Applying for aid is just the first step in a process. One in three applicants will be selected for a process called verification. If your application is selected, you will need to provide the financial aid office with tax forms and other documents. Provide the verification documents as soon as possible. Most financial aid offices have double digit increases in applications to process. Most offices process in date order, depending on when you return any documents requested. Don’t end up with a late disbursement because you procrastinated with responses. If your college also provides institutional aid from their college foundation, you may have other steps to take to complete the file. Be informed. Ask questions.
PLEASE NOTE: When you ask if you are finished with the process, there is a big difference between the responses, “We have everything we need to review your file,” and “Your file is complete and you have been awarded.” If you have completed the process, you should either have an award or have been notified that you are not eligible for financial aid.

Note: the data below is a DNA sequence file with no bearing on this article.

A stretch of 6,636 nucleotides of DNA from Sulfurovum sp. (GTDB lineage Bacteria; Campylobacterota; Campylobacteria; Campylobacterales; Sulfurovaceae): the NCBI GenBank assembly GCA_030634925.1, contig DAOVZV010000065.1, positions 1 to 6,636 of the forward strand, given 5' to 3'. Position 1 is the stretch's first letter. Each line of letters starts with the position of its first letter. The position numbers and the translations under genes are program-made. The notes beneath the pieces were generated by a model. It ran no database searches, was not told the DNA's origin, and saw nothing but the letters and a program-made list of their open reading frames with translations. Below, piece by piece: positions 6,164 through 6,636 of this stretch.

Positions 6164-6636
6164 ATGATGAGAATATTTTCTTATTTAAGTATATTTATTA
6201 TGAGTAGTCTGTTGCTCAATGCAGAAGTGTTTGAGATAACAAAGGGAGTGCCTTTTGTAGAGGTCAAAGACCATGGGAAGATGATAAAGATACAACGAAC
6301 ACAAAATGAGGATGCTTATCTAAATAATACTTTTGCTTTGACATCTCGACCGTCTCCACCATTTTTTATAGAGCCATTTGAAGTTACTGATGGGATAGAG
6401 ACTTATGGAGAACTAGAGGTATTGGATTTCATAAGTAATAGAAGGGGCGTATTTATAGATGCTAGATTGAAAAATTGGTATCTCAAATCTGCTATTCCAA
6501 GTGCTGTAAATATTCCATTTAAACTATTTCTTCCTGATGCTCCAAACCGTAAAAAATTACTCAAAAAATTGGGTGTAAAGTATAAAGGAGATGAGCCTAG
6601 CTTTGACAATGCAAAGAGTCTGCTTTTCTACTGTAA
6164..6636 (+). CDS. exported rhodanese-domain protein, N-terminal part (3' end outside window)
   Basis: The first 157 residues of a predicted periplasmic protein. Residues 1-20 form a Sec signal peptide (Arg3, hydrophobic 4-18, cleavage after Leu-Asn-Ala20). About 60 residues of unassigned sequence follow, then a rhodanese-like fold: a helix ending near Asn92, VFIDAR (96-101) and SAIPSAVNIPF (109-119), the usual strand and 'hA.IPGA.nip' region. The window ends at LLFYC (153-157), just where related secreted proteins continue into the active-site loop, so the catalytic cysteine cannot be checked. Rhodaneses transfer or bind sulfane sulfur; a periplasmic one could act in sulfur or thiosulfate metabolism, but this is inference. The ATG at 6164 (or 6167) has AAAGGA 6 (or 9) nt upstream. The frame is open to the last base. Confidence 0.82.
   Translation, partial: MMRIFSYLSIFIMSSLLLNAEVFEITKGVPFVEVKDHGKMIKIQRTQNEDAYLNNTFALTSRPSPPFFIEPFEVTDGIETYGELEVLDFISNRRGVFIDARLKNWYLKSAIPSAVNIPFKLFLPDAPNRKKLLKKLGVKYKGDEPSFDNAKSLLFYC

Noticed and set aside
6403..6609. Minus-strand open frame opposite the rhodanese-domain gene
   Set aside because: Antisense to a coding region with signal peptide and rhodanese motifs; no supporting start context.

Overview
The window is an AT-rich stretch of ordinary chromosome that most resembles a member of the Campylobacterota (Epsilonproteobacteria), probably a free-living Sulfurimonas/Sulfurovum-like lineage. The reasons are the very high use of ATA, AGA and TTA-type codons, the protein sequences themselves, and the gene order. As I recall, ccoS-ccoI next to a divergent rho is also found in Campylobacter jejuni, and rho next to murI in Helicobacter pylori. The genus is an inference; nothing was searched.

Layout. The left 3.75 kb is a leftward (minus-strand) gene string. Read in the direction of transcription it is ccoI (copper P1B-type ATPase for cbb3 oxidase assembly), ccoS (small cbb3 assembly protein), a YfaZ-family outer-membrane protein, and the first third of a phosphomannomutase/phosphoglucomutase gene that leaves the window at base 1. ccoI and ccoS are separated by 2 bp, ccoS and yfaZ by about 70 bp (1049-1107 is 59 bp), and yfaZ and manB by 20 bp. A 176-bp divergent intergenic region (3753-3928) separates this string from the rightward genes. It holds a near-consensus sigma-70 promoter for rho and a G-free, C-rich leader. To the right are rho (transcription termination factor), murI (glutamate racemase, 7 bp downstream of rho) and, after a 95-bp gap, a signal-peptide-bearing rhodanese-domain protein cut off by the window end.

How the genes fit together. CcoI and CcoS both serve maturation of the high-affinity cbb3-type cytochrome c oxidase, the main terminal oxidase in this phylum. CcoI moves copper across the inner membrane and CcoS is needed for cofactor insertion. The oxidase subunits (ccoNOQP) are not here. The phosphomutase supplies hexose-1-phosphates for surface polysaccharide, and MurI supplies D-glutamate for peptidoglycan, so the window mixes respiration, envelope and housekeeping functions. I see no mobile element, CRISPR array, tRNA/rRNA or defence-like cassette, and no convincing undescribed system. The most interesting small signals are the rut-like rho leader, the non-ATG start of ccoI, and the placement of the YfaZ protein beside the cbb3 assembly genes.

If you haven’t started the process yet, you are very, very late. Do it TODAY. The later you wait, the later you will be paid. In many cases, the later you wait, the less you will receive. You are always entitled to your Pell grant award, but institutional scholarships, supplemental grants and work study are awarded from a limited pool of money. People who apply early get these awards or get larger amounts. The application process for fall semester starts in January. Get going! If you are attended classes in the summer, be sure to check with your school and find out what the process is. It varies from one college to another.